SQL Mirroring Network Question (Private IP or IP on same Subnet)

My DBA is has mirroing set up on 3 SQL database servers.  The database continue to fail over.  We are trying to set up a dedicated NIC to pass the mirroring traffic.  The DBA is stating we need another NIC and IP on the same subnet as the primary NIC/IP and the IP needs to be registered in DNS so his mirroring solution can use FQDN to route the traffic.  My understanding is the NIC/IP should be on a separte private network and not registered in DNS.  Which way is the best practice?

His way:
NIC 1:
NIC 2: (register in DNS or modify the host file)

My way:
NIC 1:
NIC 2: (No register in DNS)
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Ryan McCauleyEnterprise Analytics ManagerCommented:
It really shouldn't matter - what matters is the network congestion level of the network switches the traffic is passing through. If the switches are busy, it doesn't matter if you're using a dedicated subnet or not - it won't be able to route the traffic without dropping packets. If the congestion point really is your network card (which I'd argue isn't likely unless your server is really, really busy), then adding another NIC will work no matter how  you IP it.

I'm not sure if this is the reasoning being used here, but there's a perception that just putting things on a "dedicated subnet" will improve performance, but I haven't seen that to be the case - if your equipment still goes through the same switches and network equipment, it will face the same congestion. An exception might be if your original subnet requires the packets to leave the switch for some reason and your switches are smart enough to realize that your new "dedicated subnet" exists only on the single switch and can keep packets local. Another exception would be if your switches can be set up with VLAN isolation on them - in that case, then a dedicated VLAN would definitely improve stability, since traffic can be isolated and prioritized appropriately and is it's mingling with regular user traffic. I'd recommend that all of your heartbeat/verification operations (everything extremely time-sensitive) be done on a dedicated VLAN, since it keeps this traffic out of the way.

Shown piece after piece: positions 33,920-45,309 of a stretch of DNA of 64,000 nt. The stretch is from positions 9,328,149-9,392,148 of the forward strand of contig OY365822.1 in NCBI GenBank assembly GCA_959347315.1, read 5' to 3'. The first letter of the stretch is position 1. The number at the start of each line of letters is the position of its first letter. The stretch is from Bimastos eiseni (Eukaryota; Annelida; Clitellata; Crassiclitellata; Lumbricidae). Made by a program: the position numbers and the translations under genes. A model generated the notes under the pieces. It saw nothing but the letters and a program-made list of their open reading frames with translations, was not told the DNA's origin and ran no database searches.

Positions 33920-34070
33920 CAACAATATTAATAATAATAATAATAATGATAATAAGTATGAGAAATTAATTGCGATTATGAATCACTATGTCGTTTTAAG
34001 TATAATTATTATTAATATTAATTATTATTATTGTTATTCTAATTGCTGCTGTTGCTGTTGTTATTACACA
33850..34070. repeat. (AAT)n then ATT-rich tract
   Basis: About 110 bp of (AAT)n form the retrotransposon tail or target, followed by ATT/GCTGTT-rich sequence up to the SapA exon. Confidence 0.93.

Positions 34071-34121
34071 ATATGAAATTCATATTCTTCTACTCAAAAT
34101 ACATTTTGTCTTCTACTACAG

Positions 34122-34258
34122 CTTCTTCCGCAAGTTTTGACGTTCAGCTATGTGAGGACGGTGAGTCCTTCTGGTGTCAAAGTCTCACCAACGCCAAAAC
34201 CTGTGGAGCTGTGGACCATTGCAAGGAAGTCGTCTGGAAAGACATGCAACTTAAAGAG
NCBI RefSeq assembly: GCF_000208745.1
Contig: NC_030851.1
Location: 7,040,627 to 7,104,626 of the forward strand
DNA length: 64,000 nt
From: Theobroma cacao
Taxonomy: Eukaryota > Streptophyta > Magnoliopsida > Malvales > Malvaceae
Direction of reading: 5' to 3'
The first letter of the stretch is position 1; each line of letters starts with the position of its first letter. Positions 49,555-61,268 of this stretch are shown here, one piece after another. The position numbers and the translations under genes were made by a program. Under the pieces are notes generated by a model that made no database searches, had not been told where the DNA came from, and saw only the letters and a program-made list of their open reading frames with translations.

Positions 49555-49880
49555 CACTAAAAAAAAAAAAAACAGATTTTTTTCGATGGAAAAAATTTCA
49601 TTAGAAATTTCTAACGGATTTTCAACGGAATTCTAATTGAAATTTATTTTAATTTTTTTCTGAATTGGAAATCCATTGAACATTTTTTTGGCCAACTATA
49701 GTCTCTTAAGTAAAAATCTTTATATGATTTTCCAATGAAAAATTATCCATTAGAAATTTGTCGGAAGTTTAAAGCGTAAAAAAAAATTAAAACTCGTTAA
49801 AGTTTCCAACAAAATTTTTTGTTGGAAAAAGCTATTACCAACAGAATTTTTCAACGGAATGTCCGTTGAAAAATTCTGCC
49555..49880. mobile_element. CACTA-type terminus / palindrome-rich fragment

That said, I don't think the IP scheme you choose matters as much as what's changing when you add that second NIC and why its thought that additional port will improve performance. It may do that, but I think understanding why matters a lot more than the IP address you give the new port.

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Conrad_BelAuthor Commented:
Thanks for the comment.  A follow up question and statement:

We would use a dedicated VLAN (we call it the service LAN) with isolated traffic.  

Question:  My DBA seems to think it has to have the new second IP registered in DNS for mirroring.  But if it's private on private LAN then it can't register in DNS.  Can you set up mirroing to use the Private IP without DNS entry?

I have set up cluster but not mirroring.  With a cluster you do not register DNS on the heartbeat NIC.
Ryan McCauleyEnterprise Analytics ManagerCommented:
Sure - just provide it the remote IP and you'll be fine without DNS. DNS only exists to let you resolve a friendly name into an IP address - all the network communication with the devices is done via IP anyways and DNS just makes it easy for the actual network users.

Just a note - When you set up the NIC on the private VLAN you'll give it an IP and subnet mask but no default gateway (that's important) - if you provide a default gateway so that two different NICs on different VLANs have one, the server will not have any idea how to reliably route traffic off that subnet and you may lose network connectivity to the server, intermittently or totally. Your second NIC will be able to communicate with any IP on the same subnet (determined by the network mask you use) without a default gateway.
Conrad_BelAuthor Commented:
Understood.  No DFGW and both of the new NICS will have hard coded IP's.

Thanks for your assistance and advice.  Much appreciated.
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Microsoft SQL Server 2008

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